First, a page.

Judge a (web) Page By It’s Title?
The TITLE tag is one of the most important part of any webpage. That is what tells your browser to put up at the top of the screen between the BluE and ‘- Internet Explorer’ or the Firefox logo and ‘-Mozilla Firefox’ or after the compass in Apple Safari . It is even in a distinct color from the rest of the browser. This is what gets listed in the tabs of your browser to help your visitor get back to your site while switching between the others sites competing for your attention. The TITLE tag is also a trusted part of what Google determines your webpage is about.
But most importantly, this is the underlined, Bold and Blue text that shows up in Google’s’ results page (SERP) – This is where you get to 1st sell your potiential visitor that they need to click on the link and come visit YOU! This text is your best chance to get a person to decide what that your site will meet their desires better then the 9 or 99 other pages listed next to it. This is where if you fail, it is pretty clear it is your fault for not meeting the needs of your potiental visitor.
So how to get your potential visitor to choose you?
- Don’t waste it. Don’t use ‘generic’ titles that are written from the perspective of the website – Home, About, Contact. There are 4.2, 4.1, 2.6 Billion pages you are competing against respectively compared to 436 Million for Fire, or 126 Million for Pizza (95% easier to rank at the top of).
- Don’t be too specific. If people are searching for your business name – ‘Smith’s Itailan Bar and Grill’, then use that. But usually they are not, they are searching for a restaurant. You potential customer probably does not know he is looking for you specifically, but what solution as a good or service that you provide. List that good or service from the customers perspective. If they know your restaurant’s name, they are a different kind of prospect. They deserve a separate page with ‘their’ own Title. That may well be the ‘Contact page’.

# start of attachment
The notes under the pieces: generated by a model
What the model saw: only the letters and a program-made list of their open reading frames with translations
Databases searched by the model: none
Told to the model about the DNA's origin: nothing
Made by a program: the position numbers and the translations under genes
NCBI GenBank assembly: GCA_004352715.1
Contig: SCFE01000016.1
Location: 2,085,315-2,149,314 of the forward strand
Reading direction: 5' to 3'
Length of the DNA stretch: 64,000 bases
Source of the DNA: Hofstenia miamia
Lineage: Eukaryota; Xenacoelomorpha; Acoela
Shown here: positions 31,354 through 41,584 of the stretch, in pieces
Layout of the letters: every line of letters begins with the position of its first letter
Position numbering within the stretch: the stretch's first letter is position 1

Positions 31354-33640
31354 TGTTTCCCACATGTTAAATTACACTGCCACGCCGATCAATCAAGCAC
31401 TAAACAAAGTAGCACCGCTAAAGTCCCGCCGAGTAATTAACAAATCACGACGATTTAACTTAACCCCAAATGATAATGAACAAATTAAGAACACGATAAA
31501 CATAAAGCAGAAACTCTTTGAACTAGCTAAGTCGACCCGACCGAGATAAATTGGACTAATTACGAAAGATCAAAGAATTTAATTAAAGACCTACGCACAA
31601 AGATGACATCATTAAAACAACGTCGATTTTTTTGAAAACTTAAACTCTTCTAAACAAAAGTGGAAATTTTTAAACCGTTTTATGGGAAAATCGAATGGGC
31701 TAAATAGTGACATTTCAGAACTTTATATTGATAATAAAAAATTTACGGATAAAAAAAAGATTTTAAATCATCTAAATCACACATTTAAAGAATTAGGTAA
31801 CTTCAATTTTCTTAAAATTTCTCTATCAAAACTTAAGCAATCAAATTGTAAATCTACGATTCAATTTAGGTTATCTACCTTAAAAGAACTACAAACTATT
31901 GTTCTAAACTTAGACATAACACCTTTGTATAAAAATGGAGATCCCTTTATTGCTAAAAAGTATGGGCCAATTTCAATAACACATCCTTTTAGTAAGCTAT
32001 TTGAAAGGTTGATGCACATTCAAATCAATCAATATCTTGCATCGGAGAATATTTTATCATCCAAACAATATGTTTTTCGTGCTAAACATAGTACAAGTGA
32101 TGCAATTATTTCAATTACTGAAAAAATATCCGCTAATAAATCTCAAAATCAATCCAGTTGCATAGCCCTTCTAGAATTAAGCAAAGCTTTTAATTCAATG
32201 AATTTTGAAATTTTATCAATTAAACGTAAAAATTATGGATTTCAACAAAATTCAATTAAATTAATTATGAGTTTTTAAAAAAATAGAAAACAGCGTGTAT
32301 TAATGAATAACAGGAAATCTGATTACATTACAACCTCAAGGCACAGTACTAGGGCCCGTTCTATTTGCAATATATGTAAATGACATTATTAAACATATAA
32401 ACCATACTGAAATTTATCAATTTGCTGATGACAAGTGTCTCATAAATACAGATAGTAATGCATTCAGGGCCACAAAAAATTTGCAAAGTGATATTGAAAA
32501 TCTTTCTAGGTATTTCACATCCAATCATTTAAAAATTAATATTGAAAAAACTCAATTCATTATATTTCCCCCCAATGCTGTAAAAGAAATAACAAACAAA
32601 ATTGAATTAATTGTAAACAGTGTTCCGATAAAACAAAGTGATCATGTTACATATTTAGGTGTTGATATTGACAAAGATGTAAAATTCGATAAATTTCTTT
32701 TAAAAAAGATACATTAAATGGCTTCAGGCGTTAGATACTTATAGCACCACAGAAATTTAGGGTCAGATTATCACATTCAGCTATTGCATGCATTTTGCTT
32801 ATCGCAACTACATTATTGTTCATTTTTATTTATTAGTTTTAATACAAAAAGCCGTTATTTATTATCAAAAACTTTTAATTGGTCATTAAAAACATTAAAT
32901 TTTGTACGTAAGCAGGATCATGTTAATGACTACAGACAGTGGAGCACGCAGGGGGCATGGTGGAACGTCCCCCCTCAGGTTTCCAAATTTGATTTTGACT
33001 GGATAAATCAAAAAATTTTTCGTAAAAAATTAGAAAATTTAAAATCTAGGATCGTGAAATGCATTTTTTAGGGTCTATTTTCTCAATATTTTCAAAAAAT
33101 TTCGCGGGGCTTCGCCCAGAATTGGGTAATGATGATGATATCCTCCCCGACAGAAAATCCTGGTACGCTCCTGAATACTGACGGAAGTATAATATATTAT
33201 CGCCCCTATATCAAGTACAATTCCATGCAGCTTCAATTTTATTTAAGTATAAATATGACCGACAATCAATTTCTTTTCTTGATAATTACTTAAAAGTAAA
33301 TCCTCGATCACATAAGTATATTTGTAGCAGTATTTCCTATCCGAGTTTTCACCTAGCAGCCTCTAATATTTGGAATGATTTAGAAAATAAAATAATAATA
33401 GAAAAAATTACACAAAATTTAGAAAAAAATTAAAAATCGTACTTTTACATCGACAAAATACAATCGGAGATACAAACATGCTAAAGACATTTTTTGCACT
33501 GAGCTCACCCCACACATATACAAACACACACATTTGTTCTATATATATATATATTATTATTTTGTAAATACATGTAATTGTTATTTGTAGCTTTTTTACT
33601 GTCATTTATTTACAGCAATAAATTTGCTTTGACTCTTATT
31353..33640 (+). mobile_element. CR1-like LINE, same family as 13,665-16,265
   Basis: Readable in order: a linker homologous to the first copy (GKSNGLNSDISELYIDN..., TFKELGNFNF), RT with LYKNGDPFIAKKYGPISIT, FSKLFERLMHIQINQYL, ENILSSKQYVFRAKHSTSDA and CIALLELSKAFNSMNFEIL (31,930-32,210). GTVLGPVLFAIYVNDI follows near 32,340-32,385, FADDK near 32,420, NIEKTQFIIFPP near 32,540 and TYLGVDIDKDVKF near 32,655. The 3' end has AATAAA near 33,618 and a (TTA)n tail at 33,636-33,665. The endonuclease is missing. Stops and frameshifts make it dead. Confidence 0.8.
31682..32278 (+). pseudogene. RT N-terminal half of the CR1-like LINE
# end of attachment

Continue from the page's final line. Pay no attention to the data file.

- Don’t be too general, there are 327 Million restaurants sites listed on Google. Of course they are all over the world, and all types of quality and cost. Some of the sites are not even about specific restaurants, but related to restaurants – including goods and services for restaurants. If your customers are looking for you, they won’t be looking for your vendors selling your restaurant cleaning supplies. Typically this is where you want to get geographical – Naperville Restaurant limits the selection to 1.7 million pages. Again, another reduction by 95% in competition. But you may need to limit yourself down some more – Naperville Pizza Restaurant – cuts the pages down to 63,000 – again cutting your competition by another 95%. Balancing 2 and 3 can be a challenge – the key is to look at how your visitor will look for you. The perspective is from your visitor’s search box, not from your business or web design
- Sell your site. This is where the advertising industry earned their living for decades. How to write quick headlines that attracted you to read their ad further, in a short compelling fashion. If you had the following titles which would you click on:
- Joe’s Bar And Grill, Downers Grove
- Downers Grove’s restaurant for dining-Joe’s Bar and Grill
- Downers Grove’s best restaurant for casual dining-Joe’s Bar and Grill with nightly chicken dinner specials ranked by Zagat’s review
The third one tells a story like any good headline should, while at the same time giving the search engine the information it needs to place it well for your visitors search terms on Google.
Now that you are on the right track on how to craft a TITLE tag, perform some searches from a visitors perspective for your site. Look at the different Titles and see what catches your eye as well as what communicates that the page is what you are looking for. Search similar topics on Google and Bing to see how effective Title tags are constructed. Take some time to learn what is most effective at drawing you to click on a link. This will help you learn how others are looking at your Title tag.
When you are crafting your Title tag, take some time and even consider soliciting some feedback as to what best attracts someone to your site.
Once you have crafted your Title tag to meet these criteria, consider testing – try different titles every 2-4 weeks and see what creates the most traffic based on your Google Analytics (free) or whatever tool you use to track your sites traffic.
How did you craft your Title tags and what did you learn along the way?
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